US firms prefer high-status locations in the City; UK firms, though, are getting better value out of their properties.
In the current climate where cash is king, firms need to be doing everything they can to find new ways of generating income from their bricks and mortar.
Clifford Chance recently signed a deal to sublet three-and-a-half floors totalling 93,000sq ft at its Canary Wharf offices to KPMG, with expected rental income of £4m during the 2009-10 financial year.
In a separate cost-cutting measure, the firm is also getting rid of 130 fee-earners through a mixture of voluntary and compulsory redundancies. It is normally reckoned that each fee-earner needs about 160sq ft of space, so the cuts would in theory free up a further 20,800sq ft. While it is likely that the freed-up space would be spread out across the building, in total it would add up to around one floor of the magic circle firm’s ample office space.
Surely it would be sensible for firms such as Clifford Chance that are undergoing large scale redundancies to sublet the surplus space redundancy programmes generate? Managing partner David Childs agrees, but points out that it is early days in his firm’s restructuring to be looking at anything like that.
“Yes, we would consider subletting space in London and other offices – it’s good housekeeping,” he says. “We need to complete the restructuring of the firm before we even consider that. It’s a good option for us. In some cases the rent generated by subletting is more than the amount the firm pays.”
With floors going for around £40 per sq ft, Clifford Chance’s building is attractive from a financial point of view. But Canary Wharf is a bit off the (legal) beaten track (see map, opposite) given that most firms are in the City, its fringes and the West End.
But there is a marked difference between the London locations of the largest-grossing UK firms and their US counterparts. US firms are usually located in the core of the City in some of the capital’s landmark buildings, despite headline rents being around £50 per sq ft at present.
Kirkland & Ellis and Hunton & Williams, for example, are in the Gherkin ;building. ;Pillsbury Winthrop Shaw & Pittman, Orrick Herrington & Sutcliffe, and Debevoise & Plimpton are all in Tower 42.
In contrast, the magic circle and Slaughter and May are all situated on the fringe of the City, in areas such as the Barbican, Spitalfields and Fleet Street, or Canary Wharf in Clifford Chance’s case, where rents per sq ft are as much as £10-£15 less.
Bradley Baker, head of central London tenant representation at property agent Knight Frank, says this difference in approach comes from the fact that UK firms use their local nous to negotiate better deals.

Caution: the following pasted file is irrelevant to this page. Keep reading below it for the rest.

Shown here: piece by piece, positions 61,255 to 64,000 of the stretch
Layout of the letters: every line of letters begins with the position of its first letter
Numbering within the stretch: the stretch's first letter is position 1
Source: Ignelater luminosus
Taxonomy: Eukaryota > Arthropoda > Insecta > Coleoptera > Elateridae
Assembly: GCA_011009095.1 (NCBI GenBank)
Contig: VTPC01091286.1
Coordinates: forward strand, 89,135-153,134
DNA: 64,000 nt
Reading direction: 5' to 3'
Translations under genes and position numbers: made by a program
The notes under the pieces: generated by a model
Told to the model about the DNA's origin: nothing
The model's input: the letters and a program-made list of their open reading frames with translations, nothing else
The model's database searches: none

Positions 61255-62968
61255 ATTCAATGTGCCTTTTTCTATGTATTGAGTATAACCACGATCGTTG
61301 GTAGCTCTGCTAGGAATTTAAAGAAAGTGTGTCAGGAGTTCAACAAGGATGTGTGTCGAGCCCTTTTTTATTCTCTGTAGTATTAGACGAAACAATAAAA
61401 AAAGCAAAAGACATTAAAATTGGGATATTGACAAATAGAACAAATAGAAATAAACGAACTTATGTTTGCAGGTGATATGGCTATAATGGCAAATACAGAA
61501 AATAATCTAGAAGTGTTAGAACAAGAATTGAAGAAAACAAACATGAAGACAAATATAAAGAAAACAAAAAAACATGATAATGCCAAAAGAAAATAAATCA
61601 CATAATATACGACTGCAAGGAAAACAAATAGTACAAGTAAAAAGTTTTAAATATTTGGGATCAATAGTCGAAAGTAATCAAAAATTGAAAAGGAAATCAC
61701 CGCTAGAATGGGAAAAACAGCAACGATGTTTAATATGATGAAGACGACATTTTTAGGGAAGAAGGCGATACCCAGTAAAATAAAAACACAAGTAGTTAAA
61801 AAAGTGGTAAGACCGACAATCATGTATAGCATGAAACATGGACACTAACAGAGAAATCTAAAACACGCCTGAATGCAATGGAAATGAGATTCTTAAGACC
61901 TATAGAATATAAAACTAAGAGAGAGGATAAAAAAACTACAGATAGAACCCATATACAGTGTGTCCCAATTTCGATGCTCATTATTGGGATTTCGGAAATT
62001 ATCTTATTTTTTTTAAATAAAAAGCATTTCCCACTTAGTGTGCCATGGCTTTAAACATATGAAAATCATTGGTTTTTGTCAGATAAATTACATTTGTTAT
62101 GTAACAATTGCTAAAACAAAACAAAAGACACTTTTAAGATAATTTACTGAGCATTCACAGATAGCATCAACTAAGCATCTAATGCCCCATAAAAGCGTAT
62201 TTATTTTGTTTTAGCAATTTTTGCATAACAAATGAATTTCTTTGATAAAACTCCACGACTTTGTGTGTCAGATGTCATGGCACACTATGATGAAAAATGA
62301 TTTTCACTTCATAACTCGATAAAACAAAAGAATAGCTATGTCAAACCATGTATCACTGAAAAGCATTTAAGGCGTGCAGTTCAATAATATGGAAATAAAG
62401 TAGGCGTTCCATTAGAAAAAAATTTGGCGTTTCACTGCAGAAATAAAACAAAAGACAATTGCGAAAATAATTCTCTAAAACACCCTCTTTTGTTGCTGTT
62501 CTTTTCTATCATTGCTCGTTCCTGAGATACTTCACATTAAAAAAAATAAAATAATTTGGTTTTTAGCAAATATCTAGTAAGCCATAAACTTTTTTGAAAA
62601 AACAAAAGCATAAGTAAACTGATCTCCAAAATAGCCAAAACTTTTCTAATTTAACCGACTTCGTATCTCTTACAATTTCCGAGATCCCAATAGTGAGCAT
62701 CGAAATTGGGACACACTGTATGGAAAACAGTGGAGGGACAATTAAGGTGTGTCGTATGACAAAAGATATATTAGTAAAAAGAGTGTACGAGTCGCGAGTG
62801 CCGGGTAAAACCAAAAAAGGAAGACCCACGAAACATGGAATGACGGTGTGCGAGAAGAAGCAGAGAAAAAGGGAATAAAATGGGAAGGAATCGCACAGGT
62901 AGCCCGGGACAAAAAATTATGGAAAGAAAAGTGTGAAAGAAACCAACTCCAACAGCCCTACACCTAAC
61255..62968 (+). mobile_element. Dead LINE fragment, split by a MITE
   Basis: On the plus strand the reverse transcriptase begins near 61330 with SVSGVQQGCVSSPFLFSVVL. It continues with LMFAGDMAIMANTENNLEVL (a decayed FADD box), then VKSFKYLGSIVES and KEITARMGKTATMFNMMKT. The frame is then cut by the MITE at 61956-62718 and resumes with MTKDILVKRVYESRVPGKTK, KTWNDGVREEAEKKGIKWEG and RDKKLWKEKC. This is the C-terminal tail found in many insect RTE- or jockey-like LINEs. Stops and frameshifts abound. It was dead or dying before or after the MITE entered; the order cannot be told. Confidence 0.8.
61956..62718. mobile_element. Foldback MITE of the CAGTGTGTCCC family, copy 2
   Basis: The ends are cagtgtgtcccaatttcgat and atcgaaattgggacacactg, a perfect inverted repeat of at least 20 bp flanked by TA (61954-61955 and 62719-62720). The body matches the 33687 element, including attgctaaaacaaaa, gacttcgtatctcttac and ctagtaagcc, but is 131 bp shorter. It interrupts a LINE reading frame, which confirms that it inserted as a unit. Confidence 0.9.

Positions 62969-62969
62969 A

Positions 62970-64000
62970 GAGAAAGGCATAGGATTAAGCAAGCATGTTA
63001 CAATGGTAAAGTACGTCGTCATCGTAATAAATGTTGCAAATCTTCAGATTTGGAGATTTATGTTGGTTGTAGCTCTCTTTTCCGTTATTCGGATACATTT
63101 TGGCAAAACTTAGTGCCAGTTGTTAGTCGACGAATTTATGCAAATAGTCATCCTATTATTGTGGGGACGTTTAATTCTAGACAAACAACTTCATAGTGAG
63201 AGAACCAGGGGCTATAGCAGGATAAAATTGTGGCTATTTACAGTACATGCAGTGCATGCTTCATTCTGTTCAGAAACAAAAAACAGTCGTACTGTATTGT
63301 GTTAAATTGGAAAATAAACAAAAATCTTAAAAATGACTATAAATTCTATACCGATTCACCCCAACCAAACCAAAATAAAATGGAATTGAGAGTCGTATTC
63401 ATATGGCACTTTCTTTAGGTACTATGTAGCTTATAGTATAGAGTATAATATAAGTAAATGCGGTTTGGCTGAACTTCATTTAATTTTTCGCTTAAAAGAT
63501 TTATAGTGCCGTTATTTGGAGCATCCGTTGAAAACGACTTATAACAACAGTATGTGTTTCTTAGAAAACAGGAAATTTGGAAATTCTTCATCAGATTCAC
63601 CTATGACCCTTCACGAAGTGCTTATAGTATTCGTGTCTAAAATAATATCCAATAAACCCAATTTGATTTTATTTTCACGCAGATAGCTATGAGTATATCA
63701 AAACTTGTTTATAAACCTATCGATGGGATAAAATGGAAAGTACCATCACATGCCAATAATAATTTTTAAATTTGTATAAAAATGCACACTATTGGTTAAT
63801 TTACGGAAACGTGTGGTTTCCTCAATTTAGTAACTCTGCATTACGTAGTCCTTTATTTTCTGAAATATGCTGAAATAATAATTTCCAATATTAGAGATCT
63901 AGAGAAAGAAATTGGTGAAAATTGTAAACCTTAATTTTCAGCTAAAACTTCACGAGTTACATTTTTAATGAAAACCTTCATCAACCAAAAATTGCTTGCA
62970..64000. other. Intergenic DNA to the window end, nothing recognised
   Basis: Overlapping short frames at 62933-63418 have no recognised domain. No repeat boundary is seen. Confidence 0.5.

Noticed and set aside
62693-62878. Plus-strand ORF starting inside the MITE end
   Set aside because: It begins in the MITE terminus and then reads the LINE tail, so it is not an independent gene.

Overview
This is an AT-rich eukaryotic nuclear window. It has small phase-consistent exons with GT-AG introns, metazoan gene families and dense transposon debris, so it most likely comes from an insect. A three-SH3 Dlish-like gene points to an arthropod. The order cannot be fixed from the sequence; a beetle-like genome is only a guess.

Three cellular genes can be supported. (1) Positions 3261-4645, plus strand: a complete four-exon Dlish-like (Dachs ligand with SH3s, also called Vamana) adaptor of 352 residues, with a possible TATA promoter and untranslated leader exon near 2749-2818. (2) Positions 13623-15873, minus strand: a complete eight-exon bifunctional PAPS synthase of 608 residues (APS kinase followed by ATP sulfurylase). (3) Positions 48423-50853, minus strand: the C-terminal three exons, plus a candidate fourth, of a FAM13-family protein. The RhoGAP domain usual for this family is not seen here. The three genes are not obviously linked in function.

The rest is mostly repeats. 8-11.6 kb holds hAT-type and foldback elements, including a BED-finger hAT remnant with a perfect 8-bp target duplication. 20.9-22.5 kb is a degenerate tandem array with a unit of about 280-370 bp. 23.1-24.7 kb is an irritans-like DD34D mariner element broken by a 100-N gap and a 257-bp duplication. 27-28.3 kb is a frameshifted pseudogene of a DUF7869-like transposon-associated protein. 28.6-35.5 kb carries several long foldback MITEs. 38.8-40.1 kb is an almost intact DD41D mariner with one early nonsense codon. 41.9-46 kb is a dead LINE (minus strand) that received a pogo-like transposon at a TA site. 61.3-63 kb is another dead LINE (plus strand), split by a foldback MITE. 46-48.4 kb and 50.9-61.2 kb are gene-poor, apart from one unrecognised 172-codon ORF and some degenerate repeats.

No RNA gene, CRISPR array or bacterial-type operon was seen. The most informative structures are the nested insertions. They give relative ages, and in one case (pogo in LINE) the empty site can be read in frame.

“UK firms are seeking value more than US firms,” he believes. “It’s a case that if you know a city well it’s easier to find good value. For firms that are trying to establish themselves, a safe option is to go for known locations. UK firms in New York will do the same.”
Property in midtown – the area around Holborn and Chancery Lane – may be less eye-catching, but firms that are based there say they prefer it because of its proximity to their clients. Property-focused Nabarro is in that area and is close to developers and agents in the West End. Olswang can serve its media practice easily from the same area. The area has also historically been viewed as value for money, although that is now changing (see graph, below).
Olswang, which is making up to 8 per cent of its fee-earners redundant, is tight-lipped when quizzed on how it is managing its space during the downturn. “Office space isn’t an issue for Olswang, so not much to say on that one,” an external spokesperson comments in an email to The Lawyer.
But location is also about brand – or brand aspiration. Pinsent Masons is spread across three buildings. It has one in Clerkenwell – more of a media than a legal district – one in the Citypoint tower at Moorgate and last year it picked up a 12,000sq ft floor from Linklaters at Bunhill Row.
At around 80,000sq ft, the Clerkenwell office is Pinsents’ largest space by far. But managing partner David Ryan is adamant that the smaller Citypoint office, in the heart of the City, is, in fact, the firm’s true headquarters. Ryan’s determination cannot be separated from his ambitions to refashion Pinsents as a global entity.
“We think it’s very important to have a City headquarters. We have one now and we’d like to continue to have one,” he says, referring to where the firm decides to move to when its Clerkenwell lease comes to an end in 2015.
For the past few years, Pinsents’ need to take on new space has been met by subletting here and there. The Citypoint office has been acquired over time from Simmons & Simmons.
A Simmons partner says his firm has been “quite efficient” with its use of space – a euphemism for encouraging people to work from home amid inadequate conditions, according to one disgruntled former employee.